The Astronomer – Part I

The Astronomer is a short story set in the world of Dradonia.

It is three parts, the first of which takes place in the year 245 of the United Era, 165 years prior to the present narrative told in the Blessed of the Dragon series. Parts 2 and 3 take place about fifty years after part 1.

The story actually started out as three chapters in the upcoming third installment in the series, The Dragon King,  but I decided the chapters didn’t fit in the narrative. The story is important, it just didn’t fit. I’ve told backstories in The Path of the Synthesizer and The Island of Kvorga (and am doing something similar in The Dragon King as well), but the difference is in these instances the stories told are told by people already in the narrative (Jax and Deanna). The astronomer, whose name is Vashon, and the Chancellor of the Northern Realm (at the time), Drashon, are not actually in the present narrative, so giving them POV chapters seemed out of place to me, so I cut them. I still want the reader to know what happened, so instead of deleting the chapters altogether, I’m presenting them to you as a separate story, sort of a companion piece to The Dragon King.

Part 1 of the 3 part series is below. To read the rest of the story you’ll have to buy The Dragon King when it comes out in July. šŸ˜ The whole story will be published in the back of the book.

Until then, happy reading!


THE ASTRONOMER

PART I

245 United Era

Drashon’s Auto came to a halt and the humming of its motor ceased. The weeklong journey from Tieger to Kyinth was finally over. Travel weary, he looked out the darkened window at the emperor’s looming palace. He craned his neck, just able to make out the balcony high above.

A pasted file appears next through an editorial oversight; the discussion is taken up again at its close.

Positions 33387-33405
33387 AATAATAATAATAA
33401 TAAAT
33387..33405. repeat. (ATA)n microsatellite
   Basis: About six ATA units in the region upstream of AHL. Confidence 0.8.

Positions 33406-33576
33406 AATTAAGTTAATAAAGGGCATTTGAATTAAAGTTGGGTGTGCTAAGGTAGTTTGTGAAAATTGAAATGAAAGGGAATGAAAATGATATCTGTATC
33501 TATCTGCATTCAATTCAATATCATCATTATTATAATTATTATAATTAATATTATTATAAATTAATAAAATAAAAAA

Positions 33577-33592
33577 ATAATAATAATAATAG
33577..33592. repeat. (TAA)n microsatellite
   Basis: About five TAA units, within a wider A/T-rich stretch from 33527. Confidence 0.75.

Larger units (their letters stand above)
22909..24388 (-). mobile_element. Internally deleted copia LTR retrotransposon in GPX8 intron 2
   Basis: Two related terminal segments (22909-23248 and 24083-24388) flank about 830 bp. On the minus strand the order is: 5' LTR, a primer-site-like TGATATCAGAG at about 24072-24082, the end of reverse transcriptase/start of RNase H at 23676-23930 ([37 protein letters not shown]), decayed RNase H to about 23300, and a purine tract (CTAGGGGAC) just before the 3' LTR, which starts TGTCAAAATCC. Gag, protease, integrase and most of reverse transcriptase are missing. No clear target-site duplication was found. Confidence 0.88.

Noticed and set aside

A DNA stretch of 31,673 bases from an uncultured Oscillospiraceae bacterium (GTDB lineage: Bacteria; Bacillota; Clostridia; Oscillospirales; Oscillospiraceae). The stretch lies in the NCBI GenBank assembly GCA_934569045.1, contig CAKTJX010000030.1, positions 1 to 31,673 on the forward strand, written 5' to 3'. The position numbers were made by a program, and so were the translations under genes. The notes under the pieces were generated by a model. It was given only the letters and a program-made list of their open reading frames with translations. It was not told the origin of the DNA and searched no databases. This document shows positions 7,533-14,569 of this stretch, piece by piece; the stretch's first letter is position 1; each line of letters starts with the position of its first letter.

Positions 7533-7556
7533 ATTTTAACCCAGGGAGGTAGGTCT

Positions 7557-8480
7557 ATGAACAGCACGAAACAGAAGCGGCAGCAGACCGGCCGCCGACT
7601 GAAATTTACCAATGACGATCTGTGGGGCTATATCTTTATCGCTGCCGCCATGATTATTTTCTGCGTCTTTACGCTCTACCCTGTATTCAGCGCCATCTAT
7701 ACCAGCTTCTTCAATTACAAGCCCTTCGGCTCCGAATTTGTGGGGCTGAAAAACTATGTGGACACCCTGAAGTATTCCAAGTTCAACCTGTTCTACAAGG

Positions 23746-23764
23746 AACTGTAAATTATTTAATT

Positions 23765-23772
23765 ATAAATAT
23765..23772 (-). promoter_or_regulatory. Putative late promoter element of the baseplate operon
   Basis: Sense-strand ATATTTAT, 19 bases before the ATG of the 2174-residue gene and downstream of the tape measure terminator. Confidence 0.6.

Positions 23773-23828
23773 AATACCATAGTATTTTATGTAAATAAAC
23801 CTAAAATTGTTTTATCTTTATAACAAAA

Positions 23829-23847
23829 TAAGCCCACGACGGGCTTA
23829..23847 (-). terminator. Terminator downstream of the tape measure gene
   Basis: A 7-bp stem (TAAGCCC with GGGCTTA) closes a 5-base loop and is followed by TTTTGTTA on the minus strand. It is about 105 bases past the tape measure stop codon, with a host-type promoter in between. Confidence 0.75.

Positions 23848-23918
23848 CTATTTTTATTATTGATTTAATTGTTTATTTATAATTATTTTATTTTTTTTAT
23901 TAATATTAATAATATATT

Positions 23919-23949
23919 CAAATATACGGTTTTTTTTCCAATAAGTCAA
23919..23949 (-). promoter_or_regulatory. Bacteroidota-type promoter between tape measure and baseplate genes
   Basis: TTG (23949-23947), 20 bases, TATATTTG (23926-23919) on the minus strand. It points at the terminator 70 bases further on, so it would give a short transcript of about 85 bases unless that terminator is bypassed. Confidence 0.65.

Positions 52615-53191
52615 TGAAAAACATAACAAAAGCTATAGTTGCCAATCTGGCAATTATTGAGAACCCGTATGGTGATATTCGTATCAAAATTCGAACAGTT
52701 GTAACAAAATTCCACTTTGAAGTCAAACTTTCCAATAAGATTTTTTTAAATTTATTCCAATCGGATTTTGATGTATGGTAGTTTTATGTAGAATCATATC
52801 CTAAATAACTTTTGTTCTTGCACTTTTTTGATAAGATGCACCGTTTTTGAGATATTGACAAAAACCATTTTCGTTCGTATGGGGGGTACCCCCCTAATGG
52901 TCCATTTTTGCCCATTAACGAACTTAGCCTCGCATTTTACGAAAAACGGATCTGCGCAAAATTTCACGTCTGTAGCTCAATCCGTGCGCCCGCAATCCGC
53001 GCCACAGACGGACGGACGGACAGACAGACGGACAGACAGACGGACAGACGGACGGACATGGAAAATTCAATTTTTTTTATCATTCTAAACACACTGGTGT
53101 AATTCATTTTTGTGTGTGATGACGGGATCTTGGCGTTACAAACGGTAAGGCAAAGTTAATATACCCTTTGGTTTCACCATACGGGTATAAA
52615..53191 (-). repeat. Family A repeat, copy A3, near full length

While he waited for a guard to descend the palace steps, he reflected on the message from the emperor that arrived by condor seven days ago. He still had no clue what the emperor felt was so urgent that he needed to discuss it in person. It’s not like he just sat around all day charging dragon bones for more important people. He was the Chancellor of the Northern Realm. He was more important. And he was very busy.

He removed the timepiece from his coat pocket and flipped the lid open. After checking the time, he opened the small latch on the back of the timepiece, revealing the sliver of black bone. He drew Energy into his Core from a bone inlaid in the armrest of the door and transferred it into the tiny bone, replenishing the power that kept the timepiece running. He closed the latch and tucked the timepiece back into his coat.

Guards finally emerge from the palace and start down the marble steps.

About time.